And they are working to operationalize that. Testing has gone up, it's at around 300,000 per day now, which is a major improvement but still some distance from where we need to get.
BLACKWELL: So, let me ask you. As part of that plan we just put up, the benchmarks for easing restrictions, stay at home policies have to be in for a minimum of 45 days, instantaneous contact tracing. Two of the things that are not in place on a national scale or, or specifically in New Jersey, but today parks and golf courses are reopening in New Jersey. Is it too soon for that to happen even by the, the -- your group's standard?
TANDEN: Well, this is a really important point. So, opening parks, opening recreational opportunities outside is not really in conflict with what we're saying because what we're talking about is steps to reopen your economy. And actually, there's plenty of evidence that parks as long as people continue to socially distance within the parks, ensuring people have access to you know, essentially the outdoors is very critical.
The great worry in California and elsewhere is that people fled to beaches and, you know, aren't socially distancing while they do so. And I think I think governors and leaders have to be concerned about and I think that's why it was so important for New Jersey's Governor Phil Murphy to say that he's going to do this and monitor how people are interacting. And if, if people aren't socially distancing, then he may reconsider. I think that's a critical step.
BLACKWELL: All right, finally on politics here and I asked this because he worked on the 2008 campaign, the Obama Biden campaign after the Clinton campaign in the administration. About Tara Reade, she's accused former Vice President Joe Biden of sexually assaulting her in 1993. The Vice President has released the documents and for an interview denying them. The allegations, also calling for the President of the Senate to release any relevant documents. Many Democrats have said that this should be investigated, what do you think that investigation should look like?
TANDEN: Well, I think a critical component of this is that it has been investigated. It is being investigated. And I really appreciate Vice President Biden's response to this, which is not to dismiss the side of hand to state clearly that he didn't do it and then also call for a release. And I would note, this is a call for the release of documents and any information about the personnel records. I do think it's I think it's a very difficult situation, but I think he's handled it with respect to victims across the country by being so open about it and really trying to get the information out. BLACKWELL: Last thing, in the Kavanaugh investigation. Dr. Christine Blasey Ford, she asked for an FBI investigation. If Tara Reade were to ask for an FBI investigation, would you support that?
TANDEN: An FBI investigation is hard. I just want to be crystal clear about this. Every Supreme Court Justice has had FBI investigations as part of that process. I think that, I think so that's why I think it doesn't make sense to have an FBI investigation.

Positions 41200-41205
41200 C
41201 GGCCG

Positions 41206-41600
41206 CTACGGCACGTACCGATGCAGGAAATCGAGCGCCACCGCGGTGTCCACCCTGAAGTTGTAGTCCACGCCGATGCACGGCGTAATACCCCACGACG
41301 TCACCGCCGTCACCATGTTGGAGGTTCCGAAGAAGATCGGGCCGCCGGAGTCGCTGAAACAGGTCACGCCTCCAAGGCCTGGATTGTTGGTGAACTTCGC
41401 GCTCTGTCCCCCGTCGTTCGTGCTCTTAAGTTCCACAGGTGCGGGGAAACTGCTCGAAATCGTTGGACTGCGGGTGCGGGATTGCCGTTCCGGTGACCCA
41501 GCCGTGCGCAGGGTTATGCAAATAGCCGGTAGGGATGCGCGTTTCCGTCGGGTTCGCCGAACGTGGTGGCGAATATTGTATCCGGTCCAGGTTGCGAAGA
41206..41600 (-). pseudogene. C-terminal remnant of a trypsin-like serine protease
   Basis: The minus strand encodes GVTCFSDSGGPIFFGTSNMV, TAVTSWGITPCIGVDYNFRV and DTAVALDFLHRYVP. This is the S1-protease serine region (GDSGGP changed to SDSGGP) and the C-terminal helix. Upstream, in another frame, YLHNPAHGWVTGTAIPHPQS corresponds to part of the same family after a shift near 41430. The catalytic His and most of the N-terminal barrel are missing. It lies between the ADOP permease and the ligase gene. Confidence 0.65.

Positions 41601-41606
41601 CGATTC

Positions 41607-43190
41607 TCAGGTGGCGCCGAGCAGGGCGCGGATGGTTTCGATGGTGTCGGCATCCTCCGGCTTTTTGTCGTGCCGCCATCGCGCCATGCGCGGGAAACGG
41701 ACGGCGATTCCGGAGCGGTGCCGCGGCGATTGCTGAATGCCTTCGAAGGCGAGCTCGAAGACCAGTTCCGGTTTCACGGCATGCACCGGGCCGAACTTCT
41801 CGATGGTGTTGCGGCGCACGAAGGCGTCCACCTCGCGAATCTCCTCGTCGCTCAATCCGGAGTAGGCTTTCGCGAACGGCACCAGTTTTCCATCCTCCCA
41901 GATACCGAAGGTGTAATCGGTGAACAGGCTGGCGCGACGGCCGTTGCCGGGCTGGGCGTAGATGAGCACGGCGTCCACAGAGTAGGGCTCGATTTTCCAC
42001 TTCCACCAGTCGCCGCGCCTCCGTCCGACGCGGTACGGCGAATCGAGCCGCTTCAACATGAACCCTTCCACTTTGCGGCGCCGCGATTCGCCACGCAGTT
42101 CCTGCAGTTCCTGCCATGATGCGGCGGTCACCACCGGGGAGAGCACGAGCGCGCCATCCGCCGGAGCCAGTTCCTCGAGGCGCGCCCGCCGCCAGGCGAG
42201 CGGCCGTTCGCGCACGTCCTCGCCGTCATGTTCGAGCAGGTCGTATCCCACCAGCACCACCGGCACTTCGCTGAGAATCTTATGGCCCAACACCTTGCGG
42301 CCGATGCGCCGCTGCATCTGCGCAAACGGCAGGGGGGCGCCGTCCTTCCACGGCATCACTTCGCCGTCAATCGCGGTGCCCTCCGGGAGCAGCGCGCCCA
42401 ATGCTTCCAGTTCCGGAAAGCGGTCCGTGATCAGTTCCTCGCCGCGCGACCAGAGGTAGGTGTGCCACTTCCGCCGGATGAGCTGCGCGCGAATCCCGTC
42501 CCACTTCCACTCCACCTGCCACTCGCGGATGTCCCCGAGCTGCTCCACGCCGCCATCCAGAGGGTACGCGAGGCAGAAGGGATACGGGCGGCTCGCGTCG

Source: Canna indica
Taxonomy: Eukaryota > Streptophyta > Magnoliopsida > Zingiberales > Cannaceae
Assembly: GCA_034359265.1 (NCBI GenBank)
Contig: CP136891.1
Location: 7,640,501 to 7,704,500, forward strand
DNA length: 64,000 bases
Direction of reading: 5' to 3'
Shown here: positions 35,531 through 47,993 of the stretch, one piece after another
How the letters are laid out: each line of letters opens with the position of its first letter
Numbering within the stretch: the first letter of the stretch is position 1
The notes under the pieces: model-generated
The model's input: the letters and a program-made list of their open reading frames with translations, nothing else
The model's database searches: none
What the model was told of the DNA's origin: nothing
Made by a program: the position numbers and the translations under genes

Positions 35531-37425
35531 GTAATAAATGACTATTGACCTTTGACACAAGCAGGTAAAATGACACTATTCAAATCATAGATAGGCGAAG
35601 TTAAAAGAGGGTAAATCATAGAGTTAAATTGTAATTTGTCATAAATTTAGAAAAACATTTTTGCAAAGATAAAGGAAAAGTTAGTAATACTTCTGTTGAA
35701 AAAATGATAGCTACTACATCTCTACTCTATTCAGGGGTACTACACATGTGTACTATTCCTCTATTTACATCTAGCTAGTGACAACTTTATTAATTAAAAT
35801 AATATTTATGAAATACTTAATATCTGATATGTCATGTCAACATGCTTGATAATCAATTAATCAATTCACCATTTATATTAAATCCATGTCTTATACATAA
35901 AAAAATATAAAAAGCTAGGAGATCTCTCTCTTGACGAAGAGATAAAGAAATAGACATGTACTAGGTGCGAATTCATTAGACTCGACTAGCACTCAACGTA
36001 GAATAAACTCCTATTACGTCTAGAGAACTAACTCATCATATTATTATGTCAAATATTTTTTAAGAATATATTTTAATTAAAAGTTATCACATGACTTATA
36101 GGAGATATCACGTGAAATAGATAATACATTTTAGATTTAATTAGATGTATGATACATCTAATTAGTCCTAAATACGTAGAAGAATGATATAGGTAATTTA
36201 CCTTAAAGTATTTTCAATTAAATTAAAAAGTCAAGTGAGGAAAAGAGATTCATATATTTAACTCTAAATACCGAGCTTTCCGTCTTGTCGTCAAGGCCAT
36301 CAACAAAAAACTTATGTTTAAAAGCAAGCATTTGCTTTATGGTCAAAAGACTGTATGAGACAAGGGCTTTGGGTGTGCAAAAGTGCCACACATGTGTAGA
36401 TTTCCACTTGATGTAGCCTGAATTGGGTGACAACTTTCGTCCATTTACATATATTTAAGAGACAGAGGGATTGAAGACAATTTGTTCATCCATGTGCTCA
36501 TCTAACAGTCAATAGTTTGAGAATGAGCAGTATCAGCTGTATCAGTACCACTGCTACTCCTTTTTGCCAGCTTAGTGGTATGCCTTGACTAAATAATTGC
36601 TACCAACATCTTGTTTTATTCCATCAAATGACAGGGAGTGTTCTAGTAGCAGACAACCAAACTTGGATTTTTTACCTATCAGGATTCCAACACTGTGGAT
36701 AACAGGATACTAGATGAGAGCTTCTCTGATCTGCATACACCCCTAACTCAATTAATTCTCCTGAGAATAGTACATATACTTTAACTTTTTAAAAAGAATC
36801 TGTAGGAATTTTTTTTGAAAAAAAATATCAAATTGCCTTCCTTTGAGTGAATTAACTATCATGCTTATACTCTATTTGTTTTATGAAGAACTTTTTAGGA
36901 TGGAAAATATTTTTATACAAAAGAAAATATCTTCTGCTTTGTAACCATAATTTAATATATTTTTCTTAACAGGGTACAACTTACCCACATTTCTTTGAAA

I think we should try to get the Senate records. And I'm glad that the vice president sent a letter last night trying to get those records and urging the Senate to release that. That's what I think is so important as he's trying to get the information out, and I think that indicates that he has strong trust, as many of us do in his in his answers.
BLACKWELL: Neera Tanden, thanks so much for your time this morning.
TANDEN: Thank you.
BLACKWELL: All right, Christi.
PAUL: So, there are questions this morning about why the White House is blocking Dr. Anthony Fauci from testifying before the Democratic- led house next week? We have a live report coming up for you next.
BLACKWELL: Also, what could be in the next coronavirus relief package that's being debated in Washington?
PAUL: So, the White House is blocking Coronavirus Task Force Member, Dr. Anthony Fauci from testifying next week before Congress.
BLACKWELL: The House Appropriations Committee wanted to hear from the Director of the National Institute of Allergy and Infectious Diseases, but he will apparently be allowed to testify the following week at a Senate hearing. CNN's Kristen Holmes is at the White House. Kristen, is the White House explaining why they are blocking Fauci from testifying before the House?
KRISTEN HOLMES, CNN CORRESPONDENT: Good morning, Victor and Christi. Well, they are. They are saying that it is counterproductive for Fauci to testify in the middle of the response to this pandemic, which, of course makes sense. However, as you mentioned, he is being allowed to testify in two weeks in front of the Senate. And as we have seen from every model, the pandemic response won't be over in two weeks.
Now, of course, this is leading many to think that this is a political decision as the house is led by Democrats and of course, the Senate is led by Republicans. And one thing to note here Dr. Fauci, while a critical member of the task force has often clashed with the President. Just this week, he was incredibly cautious on CNN talking about how we should all be careful with easing those social guidelines. We know President Trump himself has been eager to reopen the economy.